Cholla Garden Vista

Many plants were weathering the heat nicely, like the Missouri or Buffalo gourd (Cucurbita foetidissima), an herbaceous, native perennial.  This plant has an enormous tuber, which facilitates survival under extreme drought. Apparently, the fruit is edible only when harvested young, as it gets increasingly bitter with age.  The Joshua tree itself (Yucca brevifolia) occurred as sparsely distributed individuals or in dense populations, depending upon your location.  Some appeared to be holding on for dear life, while others were statuesque, well branched, and stately.

Buffalo Gourd

Buffalo Gourd

We continued to trek the easier trails, such as the Barker Dam loop that led to a grand pool of water – a great surprise amidst the desiccated landscape and simply a beautiful sight.  We drove to Keys View, exited the van, and walked up to the overlook to witness a sweeping vista.  The signage indicated the relative location of the infamous San Andreas Fault, the city of Palm Springs, and a snow covered Mt. San Jacinto in the distance.

Barker Dam

So literally and figuratively, don’t sweat it when visiting Joshua Tree National Park.   Enjoy and appreciate the extremes!

8 intrepid travellers, a few Joshua Trees, and a not-so-small pile of rocks

Photos by the Class of 2011

Pot Party!

A pot (washing) party that is – that’s title of the flyer inviting volunteers to help wash flower pots at Rancho Santa Ana Botanic Garden (RSABG). The volunteers at the party had visions of the mother lode of pots being washed when we popped into the nursery on our tour of the Garden.

Patrick Larkin tours the group throughout Rancho Santa Ana's foliar tunnels.

Patrick Larkin, Executive Director of RSABG and former fellow of LGP, generously spent a full day touring us around this lovely native plant garden in Claremont, California. Patrick believes that Suzanna Bixby Bryant was visionary in establishing the Botanic Garden on her Orange County Ranch back in 1927. Her impetus was the disappearance of the native California plant habitat due to development, combined with being saddened by the largest Californian plant collection not being in California but in Kew Gardens.

Follow the leader...

Follow the leader...

Today the Garden still displays and promotes the landscape use of native California plants. The topography at Rancho Santa Ana has defined the location of the Garden’s collections:  the desert plant collection is on a dry gravel alluvial washout; the clay soil of the Indian Hill Mesa area is the location of California natives and cultivars arranged to inspire visitors to grow native plants; the northern Californian plants are situated in a cooler east facing site where the cold air drains down from the mountains overlooking the garden and the native plant communities collections such as the Chaparral and coastal sage shrub are situated further from the entrance for visitor who want a more in depth experience.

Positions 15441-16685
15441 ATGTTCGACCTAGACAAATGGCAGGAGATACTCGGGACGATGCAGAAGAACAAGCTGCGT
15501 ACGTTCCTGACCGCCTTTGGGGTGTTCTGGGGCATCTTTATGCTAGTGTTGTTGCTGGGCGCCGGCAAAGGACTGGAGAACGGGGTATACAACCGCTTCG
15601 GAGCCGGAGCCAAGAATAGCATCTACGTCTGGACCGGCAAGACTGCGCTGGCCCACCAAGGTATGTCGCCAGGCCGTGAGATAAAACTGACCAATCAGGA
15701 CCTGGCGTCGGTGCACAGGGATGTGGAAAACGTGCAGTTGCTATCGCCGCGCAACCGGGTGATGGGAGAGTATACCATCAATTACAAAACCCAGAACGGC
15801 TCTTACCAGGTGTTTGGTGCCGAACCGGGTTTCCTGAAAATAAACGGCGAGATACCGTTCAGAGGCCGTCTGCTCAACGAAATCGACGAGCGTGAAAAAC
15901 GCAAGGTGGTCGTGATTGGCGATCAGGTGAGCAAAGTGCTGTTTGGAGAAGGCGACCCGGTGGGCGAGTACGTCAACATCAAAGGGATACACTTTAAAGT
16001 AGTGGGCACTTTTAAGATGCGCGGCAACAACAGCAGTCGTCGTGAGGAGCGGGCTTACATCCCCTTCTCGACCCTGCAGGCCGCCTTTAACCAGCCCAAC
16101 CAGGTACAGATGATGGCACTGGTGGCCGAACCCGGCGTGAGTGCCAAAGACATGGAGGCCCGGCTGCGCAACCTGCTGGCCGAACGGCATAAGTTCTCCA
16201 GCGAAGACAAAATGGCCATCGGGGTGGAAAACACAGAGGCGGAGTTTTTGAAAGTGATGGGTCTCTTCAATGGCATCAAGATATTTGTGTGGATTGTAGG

The Container Garden casts some intricate shadows.

The Container Garden casts some intricate shadows.

RSABG has a strong research component to its mission and is associated with the Claremont Graduate University. The RSABG research staff is affiliated with the University and responsible for the University’s Botany Program. Dr. Lucinda McDade, Director of Research, explained that the focus of the Garden’s research is on systematic and evolutionary botany. There are currently 2 masters and 11 PhD students studying at the Garden.

This Matilija Poppy (Romneya coulteri) really POPs!

The Botanic Garden has four types of collections, in addition to the living plant collection that includes live oaks and salvias; there is a library collection of rare plant books started by Bixby Bryant, the fourth largest herbarium in the US with 1.1 million specimens and a seed collection of native California plants including rare, endangered and threatened species. “It’s all high tech in the seed processing and storage lab” jokes Michael Wall, Seed Conservation Program Manager, as he points out the Sears bought freezers to store the seed collection.

Rancho Santa Ana's Library houses many intricate and ancient texts. The group is in awe of the botanical art!

Rancho Santa Ana's Library houses many intricate and ancient texts. The group is in awe of the botanical art!